• boolean[]
  3. An instance of both Converters needs to be passed to a MappingSpannerConverter, which then has to be made available as a @Bean for SpannerConverter.

For example:

We would like to have a field of type Person on our Trade POJO:

@Table(name = "trades")
public class Trade {
  //...
  Person person;
  //...
}

Where Person is a simple class:

public class Person {

  public String firstName;
  public String lastName;

}

We have to define the two converters:

  public class PersonWriteConverter implements Converter<Person, String> {

    @Override
    public String convert(Person person) {
      return person.firstName + " " + person.lastName;
    }
  }

  public class PersonReadConverter implements Converter<String, Person> {

    @Override
    public Person convert(String s) {
      Person person = new Person();
      person.firstName = s.split(" ")[0];
      person.lastName = s.split(" ")[1];
      return person;
    }
  }

That will be configured in our @Configuration file:

@Configuration
public class ConverterConfiguration {

	@Bean
	public SpannerConverter spannerConverter(SpannerMappingContext spannerMappingContext) {
		return new MappingSpannerConverter(spannerMappingContext,
				Arrays.asList(new PersonWriteConverter()),
				Arrays.asList(new PersonReadConverter()));
	}
}

11.3 Spanner Template

SpannerOperations and its implementation, SpannerTemplate, provides the Template pattern familiar to Spring developers. It provides:

  • Resource management
  • One-stop-shop to Spanner operations with the Spring Data POJO mapping and conversion features
  • Exception conversion

Using the autoconfigure provided by our Spring Boot Starter for Spanner, your Spring application context will contain a fully configured SpannerTemplate object that you can easily autowire in your application:

@SpringBootApplication
public class SpannerTemplateExample {

	@Autowired
	SpannerTemplate spannerTemplate;

	public void doSomething() {
		this.spannerTemplate.delete(Trade.class, KeySet.all());
		//...
		Trade t = new Trade();
		//...
		this.spannerTemplate.insert(t);
		//...
		List<Trade> tradesByAction = spannerTemplate.findAll(Trade.class);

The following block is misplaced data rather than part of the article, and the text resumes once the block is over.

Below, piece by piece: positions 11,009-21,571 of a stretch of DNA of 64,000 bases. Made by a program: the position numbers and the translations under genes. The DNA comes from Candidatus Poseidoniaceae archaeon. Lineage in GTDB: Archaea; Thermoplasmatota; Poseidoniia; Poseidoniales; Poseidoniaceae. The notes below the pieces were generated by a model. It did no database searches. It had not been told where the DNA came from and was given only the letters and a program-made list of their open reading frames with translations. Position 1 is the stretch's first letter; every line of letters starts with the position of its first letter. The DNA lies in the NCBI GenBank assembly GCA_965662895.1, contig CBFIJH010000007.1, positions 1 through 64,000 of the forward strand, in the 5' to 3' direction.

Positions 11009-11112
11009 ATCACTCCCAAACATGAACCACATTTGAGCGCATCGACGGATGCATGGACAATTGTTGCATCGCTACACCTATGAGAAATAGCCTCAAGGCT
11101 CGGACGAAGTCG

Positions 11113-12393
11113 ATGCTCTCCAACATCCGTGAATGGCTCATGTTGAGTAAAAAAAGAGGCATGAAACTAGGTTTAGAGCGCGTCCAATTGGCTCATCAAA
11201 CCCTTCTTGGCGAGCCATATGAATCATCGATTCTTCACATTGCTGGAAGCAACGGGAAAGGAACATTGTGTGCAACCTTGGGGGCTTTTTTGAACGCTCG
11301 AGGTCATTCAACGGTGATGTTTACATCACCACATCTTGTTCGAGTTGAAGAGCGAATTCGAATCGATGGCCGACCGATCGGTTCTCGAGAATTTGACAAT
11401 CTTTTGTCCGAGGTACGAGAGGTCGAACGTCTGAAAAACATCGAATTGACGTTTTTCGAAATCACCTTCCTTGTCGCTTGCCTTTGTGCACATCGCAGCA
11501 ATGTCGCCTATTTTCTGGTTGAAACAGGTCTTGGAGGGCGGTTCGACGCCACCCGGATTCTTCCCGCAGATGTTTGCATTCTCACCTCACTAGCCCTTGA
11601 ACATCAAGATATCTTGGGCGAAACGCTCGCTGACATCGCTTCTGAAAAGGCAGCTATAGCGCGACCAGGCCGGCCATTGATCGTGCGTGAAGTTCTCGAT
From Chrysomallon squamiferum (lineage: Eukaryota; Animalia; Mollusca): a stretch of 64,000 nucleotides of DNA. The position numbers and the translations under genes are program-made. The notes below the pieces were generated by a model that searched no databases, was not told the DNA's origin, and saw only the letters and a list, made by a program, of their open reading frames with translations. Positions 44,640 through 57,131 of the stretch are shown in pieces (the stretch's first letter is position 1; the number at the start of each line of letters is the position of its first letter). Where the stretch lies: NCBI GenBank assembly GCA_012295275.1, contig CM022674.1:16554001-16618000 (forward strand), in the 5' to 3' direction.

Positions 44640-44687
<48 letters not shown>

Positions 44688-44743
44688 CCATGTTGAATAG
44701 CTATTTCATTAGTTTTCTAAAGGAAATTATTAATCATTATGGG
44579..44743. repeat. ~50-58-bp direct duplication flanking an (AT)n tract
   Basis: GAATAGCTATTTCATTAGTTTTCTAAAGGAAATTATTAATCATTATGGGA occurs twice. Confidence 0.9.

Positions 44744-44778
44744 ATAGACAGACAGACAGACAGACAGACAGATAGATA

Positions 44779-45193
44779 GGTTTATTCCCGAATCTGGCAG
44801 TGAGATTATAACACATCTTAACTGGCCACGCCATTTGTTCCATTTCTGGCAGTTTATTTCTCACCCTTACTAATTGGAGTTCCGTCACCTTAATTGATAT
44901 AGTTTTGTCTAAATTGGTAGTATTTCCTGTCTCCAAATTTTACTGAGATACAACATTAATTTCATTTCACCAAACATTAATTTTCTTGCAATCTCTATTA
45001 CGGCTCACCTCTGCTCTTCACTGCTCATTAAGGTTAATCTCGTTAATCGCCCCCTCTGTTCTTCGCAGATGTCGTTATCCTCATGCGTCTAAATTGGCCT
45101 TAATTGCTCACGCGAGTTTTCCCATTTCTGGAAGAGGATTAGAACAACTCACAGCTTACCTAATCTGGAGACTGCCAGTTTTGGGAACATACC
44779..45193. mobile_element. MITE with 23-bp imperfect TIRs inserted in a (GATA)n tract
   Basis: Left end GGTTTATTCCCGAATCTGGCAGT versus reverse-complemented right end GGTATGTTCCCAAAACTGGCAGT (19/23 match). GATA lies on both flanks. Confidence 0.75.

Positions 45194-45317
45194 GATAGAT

//...
	}
}

The Template API provides convenience methods for:

  • Reads, and by providing SpannerReadOptions and SpannerQueryOptions

    • Stale read
    • Read with secondary indices
    • Read with limits and offsets
    • Read with sorting
  • Queries
  • DML operations (delete, insert, update, upsert)
  • Partial reads

    • You can define a set of columns to be read into your entity
  • Partial writes

    • Persist only a few properties from your entity
  • Read-only transactions
  • Locking read-write transactions

11.3.1 SQL Query

Spanner has SQL support for running read-only queries. All the query related methods start with query on SpannerTemplate. Using SpannerTemplate you can execute SQL queries that map to POJOs:

List<Trade> trades = this.spannerTemplate.query(Trade.class, Statement.of("SELECT * FROM trades"));

11.3.2 Read

Spanner exposes a Read API for reading single row or multiple rows in a table or in a secondary index.

Using SpannerTemplate you can execute reads, for example:

List<Trade> trades = this.spannerTemplate.readAll(Trade.class);

Main benefit of reads over queries is reading multiple rows of a certain pattern of keys is much easier using the features of the KeySet class.

11.3.3 Advanced reads

Stale read

All reads and queries are strong reads by default. A strong read is a read at a current timestamp and is guaranteed to see all data that has been committed up until the start of this read. A stale read on the other hand is read at a timestamp in the past. Cloud Spanner allows you to determine how current the data should be when you read data. With SpannerTemplate you can specify the Timestamp by setting it on SpannerQueryOptions or SpannerReadOptions to the appropriate read or query methods:

Reads:

// a read with options:
SpannerReadOptions spannerReadOptions = new SpannerReadOptions().setTimestamp(Timestamp.now());
List<Trade> trades = this.spannerTemplate.readAll(Trade.class, spannerReadOptions);

Queries:

// a query with options:
SpannerQueryOptions spannerQueryOptions = new SpannerQueryOptions().setTimestamp(Timestamp.now());
List<Trade> trades = this.spannerTemplate.query(Trade.class, Statement.of("SELECT * FROM trades"), spannerQueryOptions);

Read from a secondary index

Using a secondary index is available for Reads via the Template API and it is also implicitly available via SQL for Queries.

The following shows how to read rows from a table using a secondary index simply by setting index on SpannerReadOptions:

SpannerReadOptions spannerReadOptions = new SpannerReadOptions().setIndex("TradesByTrader");
List<Trade> trades = this.spannerTemplate.readAll(Trade.class, spannerReadOptions);

Read with offsets and limits

Limits and offsets are only supported by Queries. The following will get only the first two rows of the query:

SpannerQueryOptions spannerQueryOptions = new SpannerQueryOptions().setLimit(2).setOffset(3);
List<Trade> trades = this.spannerTemplate.query(Trade.class, Statement.of("SELECT * FROM trades"), spannerQueryOptions);

Note that the above is equivalent of executing SELECT * FROM trades LIMIT 2 OFFSET 3.

Sorting

Reads don’t support sorting. Queries on the Template API support sorting through standard SQL and also via Spring Data Sort API:

List<Trade> trades = this.spannerTemplate.queryAll(Trade.class, Sort.by("action"));

Partial read

Partial read is only possible when using Queries. In case the rows returned by query have fewer columns than the entity that it will be mapped to, Spring Data will map the returned columns and leave the rest as they of the columns are.

Summary of options for Query vs Read

Feature

Query supports it

Read supports it